Political campaign advertisements have played non-stop on our televisions, surfaced on every website we visit and planted themselves in front lawns throughout America. Although we have seen more ads this election than ever before, they are nothing new, and have been a key part of every Presidential campaign in some form or fashion.
Advertisements try to appeal to our emotions and logic to persuade us to vote for a candidate, or to motivate us to take action in the campaign. Presidential historian Michael Beschloss recently came across an ad from the 1976 Presidential campaign between Gerald Ford and Jimmy Carter that focus groups at the time said was so emotionally charged that President Ford's campaign decided not to air it.
The ad, says Beschloss, makes the best case Ford had for reelection -- "that he had healed a ravaged country."
The Ford media team produced the 5-minute television commercial late in the '76 campaign. The imagery; Ford giving a speech where what sounds like a gunshot goes off in the crowd, Ford parading through Dallas in a motorcade similar to John Kennedy's fatal caravan of 1963; intends to show how different the country was after Ford's term than it had been only 13 years earlier.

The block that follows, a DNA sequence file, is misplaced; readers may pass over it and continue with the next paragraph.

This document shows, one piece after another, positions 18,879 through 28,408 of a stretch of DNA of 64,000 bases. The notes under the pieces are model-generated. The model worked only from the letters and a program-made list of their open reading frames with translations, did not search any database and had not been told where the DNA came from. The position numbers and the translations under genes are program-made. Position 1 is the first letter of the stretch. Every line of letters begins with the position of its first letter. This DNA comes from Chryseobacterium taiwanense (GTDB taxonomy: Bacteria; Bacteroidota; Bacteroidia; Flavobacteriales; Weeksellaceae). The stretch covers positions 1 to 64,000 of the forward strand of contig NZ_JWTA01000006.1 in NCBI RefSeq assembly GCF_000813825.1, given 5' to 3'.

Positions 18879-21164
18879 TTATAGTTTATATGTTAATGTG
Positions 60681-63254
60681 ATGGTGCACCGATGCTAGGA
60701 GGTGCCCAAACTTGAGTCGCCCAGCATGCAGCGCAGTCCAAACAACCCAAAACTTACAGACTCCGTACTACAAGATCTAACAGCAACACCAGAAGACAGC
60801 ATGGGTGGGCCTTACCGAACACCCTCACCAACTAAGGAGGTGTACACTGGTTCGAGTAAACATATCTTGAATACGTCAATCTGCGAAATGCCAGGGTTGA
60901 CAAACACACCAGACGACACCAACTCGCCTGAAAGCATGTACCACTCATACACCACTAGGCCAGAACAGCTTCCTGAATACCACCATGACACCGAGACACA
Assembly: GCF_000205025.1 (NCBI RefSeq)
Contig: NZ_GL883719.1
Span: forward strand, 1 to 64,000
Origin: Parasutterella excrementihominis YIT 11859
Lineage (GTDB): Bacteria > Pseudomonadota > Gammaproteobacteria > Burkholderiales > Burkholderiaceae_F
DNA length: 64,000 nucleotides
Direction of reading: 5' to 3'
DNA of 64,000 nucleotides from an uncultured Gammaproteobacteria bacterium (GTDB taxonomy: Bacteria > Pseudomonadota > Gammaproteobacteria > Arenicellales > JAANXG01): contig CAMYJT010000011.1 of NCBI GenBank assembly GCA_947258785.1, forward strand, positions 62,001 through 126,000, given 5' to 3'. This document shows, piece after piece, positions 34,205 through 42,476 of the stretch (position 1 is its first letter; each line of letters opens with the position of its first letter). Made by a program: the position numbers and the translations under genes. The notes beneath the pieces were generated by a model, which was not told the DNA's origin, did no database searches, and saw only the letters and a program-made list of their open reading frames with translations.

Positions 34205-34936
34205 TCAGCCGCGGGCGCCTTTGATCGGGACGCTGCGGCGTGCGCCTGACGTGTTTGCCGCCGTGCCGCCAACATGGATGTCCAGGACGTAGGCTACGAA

Between the 1963 assassination of President Kennedy and the 1976 election, the country had also gone through the Vietnam War and the Watergate scandal; two events that had greatly shaken the American people's faith in their government.
However, when pollster Bob Teeter showed the commercial to a secret focus group, he discovered that "it was shocking to them," as he later told Jules Witcover, author of "Marathon: The Pursuit of the Presidency 1972-1976." "It was just too emotional. ...It was just frightening."
Memories of the Kennedy murder -- and of Ford's close calls -- were too recent.
The commercial was kept in the vault and never aired.
"Neither the cherry bombs of a misguided prankster nor all the memories of recent years can keep people and their President apart. When a limousine can parade openly through the streets of Dallas, there's a change that's come over America," - President Ford campaign ad.
1. Have you seen any political commercials on television? What did they say?
2. What is a "focus group"? What are they used for?
3. Have you ever seen a commercial that changed your mind or inspired you to action? Why or why not?
1. How was this political commercial similar and different to the ones you have seen during the 2012 campaign?
2. Do you think this was an effective advertisement? Why or why not?
3. Do you think a single political ad could change the election? Why or why not?
4. Why do you think President Ford's media team wanted to evoke memories of the Kennedy assassination?
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